The Supreme Court on Thursday permitted two minor rape survivors to medically terminate their pregnancies on the advice of the medical boards which examined them. The victims, a 13-year-old girl from Delhi and a 17-year-old from Bengaluru, had separately approached the apex court for permission to abort their pregnancies. They had both passed the 20th week of pregnancy, until which the law allows abortion.
After the shock: Students enter the Ryan International School in Gurugram, which reopened on Monday after 10 days. An accused should not be denied access to a lawyer, the Supreme Court said on Monday, while disciplining the Gurgaon Bar Association for passing a resolution banning any of its lawyers from representing a senior official of the Ryan Group of schools in the Pradyuman Thakur murder case.
Every morning, the Bench, led by the Chief Justice of India, gives leeway to lawyers who appear in cases that require an urgent hearing. Lawyers must convince the top judge, very briefly, that without an urgent hearing, the rights, even the fundamental rights, of their clients may suffer a grievous harm. So, in keeping with the Supreme Court’s long tradition as a people’s court, the Chief Justices have allowed lawyers to “mention” cases for an early or out-of-turn hearing.
Muck Rack makes it simple to find people, tweets, or articles that mention any name, keyword, company, hashtag etc. We've compiled this guide to help you make the most of your search.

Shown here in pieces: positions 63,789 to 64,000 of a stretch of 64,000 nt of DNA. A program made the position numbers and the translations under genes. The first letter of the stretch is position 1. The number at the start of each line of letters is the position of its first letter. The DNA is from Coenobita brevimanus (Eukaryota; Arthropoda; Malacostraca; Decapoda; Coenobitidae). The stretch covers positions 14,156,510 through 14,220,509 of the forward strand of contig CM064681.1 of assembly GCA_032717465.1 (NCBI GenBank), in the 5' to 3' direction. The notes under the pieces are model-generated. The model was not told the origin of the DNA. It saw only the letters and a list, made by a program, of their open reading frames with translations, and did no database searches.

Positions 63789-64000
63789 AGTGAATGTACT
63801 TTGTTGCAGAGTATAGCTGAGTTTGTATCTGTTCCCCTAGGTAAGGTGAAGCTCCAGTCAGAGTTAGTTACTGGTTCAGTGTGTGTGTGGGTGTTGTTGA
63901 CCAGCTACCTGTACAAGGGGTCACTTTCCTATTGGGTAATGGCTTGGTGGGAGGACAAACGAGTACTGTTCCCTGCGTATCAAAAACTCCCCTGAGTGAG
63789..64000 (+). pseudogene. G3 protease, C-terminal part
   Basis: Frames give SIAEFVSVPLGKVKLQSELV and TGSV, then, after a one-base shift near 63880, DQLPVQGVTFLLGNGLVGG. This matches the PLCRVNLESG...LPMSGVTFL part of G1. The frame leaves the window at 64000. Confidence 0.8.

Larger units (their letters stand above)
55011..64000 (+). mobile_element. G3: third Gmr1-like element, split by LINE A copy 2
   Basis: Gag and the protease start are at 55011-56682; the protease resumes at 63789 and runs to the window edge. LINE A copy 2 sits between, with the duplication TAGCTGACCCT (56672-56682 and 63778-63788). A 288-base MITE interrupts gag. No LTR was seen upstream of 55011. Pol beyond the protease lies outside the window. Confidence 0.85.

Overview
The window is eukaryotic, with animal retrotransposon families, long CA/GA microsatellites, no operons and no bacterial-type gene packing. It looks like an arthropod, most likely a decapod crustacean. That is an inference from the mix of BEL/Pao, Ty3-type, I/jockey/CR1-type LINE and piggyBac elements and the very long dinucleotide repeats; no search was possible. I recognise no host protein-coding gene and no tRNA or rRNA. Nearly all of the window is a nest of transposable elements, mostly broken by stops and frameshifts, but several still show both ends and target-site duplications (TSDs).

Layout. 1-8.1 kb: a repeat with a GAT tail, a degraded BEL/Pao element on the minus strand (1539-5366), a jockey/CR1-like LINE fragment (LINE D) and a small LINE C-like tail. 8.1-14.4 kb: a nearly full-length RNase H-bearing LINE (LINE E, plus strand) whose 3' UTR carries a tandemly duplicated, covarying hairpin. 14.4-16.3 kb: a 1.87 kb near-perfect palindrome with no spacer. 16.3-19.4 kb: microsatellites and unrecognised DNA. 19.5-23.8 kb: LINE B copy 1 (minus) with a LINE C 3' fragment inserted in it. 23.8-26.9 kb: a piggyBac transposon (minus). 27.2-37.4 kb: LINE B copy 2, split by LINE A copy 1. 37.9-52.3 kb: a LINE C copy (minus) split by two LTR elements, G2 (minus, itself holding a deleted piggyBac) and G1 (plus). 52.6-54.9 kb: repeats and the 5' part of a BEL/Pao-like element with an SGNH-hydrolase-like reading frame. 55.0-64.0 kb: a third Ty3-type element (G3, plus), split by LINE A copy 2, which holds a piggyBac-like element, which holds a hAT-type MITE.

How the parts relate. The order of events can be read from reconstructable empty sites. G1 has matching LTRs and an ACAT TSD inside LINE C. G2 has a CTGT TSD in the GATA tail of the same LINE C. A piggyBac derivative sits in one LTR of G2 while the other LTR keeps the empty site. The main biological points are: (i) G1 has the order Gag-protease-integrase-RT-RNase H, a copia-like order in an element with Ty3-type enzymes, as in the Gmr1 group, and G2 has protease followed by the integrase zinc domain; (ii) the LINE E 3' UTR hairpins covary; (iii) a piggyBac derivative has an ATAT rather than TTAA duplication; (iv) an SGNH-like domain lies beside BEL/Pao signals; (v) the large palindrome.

Selecting a term
Start searching tweets, articles from media outlets, articles mentioned in tweets, journalists'
names, titles and bios with some suggested searches:
Companies or Topics (e.g. iPhone, Microsoft)
Phrases (e.g. "cloud computing") — use quotes to keep the terms together
Twitter handles (e.g. @username) — returns those who have mentioned or replied to
Names (e.g. "David Pogue")
Hashtags (e.g. #sxsw, #london2012)
Bio details (e.g. vegan, Olympics, father)
Muck Rack's Advanced Search allows for many boolean operators.
Find results that mention multiple specified terms, use AND or
+. For example, ensure each result contains both Elon Musk and Mark Zuckerberg by
searching Obama AND Romney or Obama + Romney.
Use the operators OR or , to broaden your search when you'd like either of
multiple terms to appear in results. (This is the default behavior of our search when no operators
are used.) For example, search for democrat OR republican to find results that refer to
Democrats and/or Republicans.
Use NOT or - to subtract results from your search. For
example, searching Disney will yield results about the Walt Disney Company as well as Walt Disney
World Resort. To exclude mentions of Disney World, search for Disney -World or Disney
When using one of these operators with a phrase, enclose it in quotation marks. For example, you can
find results about smartphones excluding Apple's iPhone 4S by searching smartphone -"iPhone
Exact case matching or punctuation
If you're searching for a brand name or keyword that relies on specific punctuation marks or capitalization, you can
find results that match your exact query by adding matchcase: before the keyword you're searching for, like matchcase:E*TRADE .
Use parentheses to separate multiple
boolean phrases. For example, to find journalists talking about having fun in Disney World or
Disneyland, search for ("disney world" OR disneyland) AND fun.
An asterisk can be used to search for any variation of a root word truncated by the asterisk. For example, searching for admin* will return results for administrator, administration, administer, administered, etc.
A near operator is an AND operator where you can control the distance between the words. You can vary the distance the near operation uses by adding a forward slash and number (between 0-99) such as strawberries NEAR/10 "whipped cream", which means the strawberries must exist within 10 words of "whipped cream".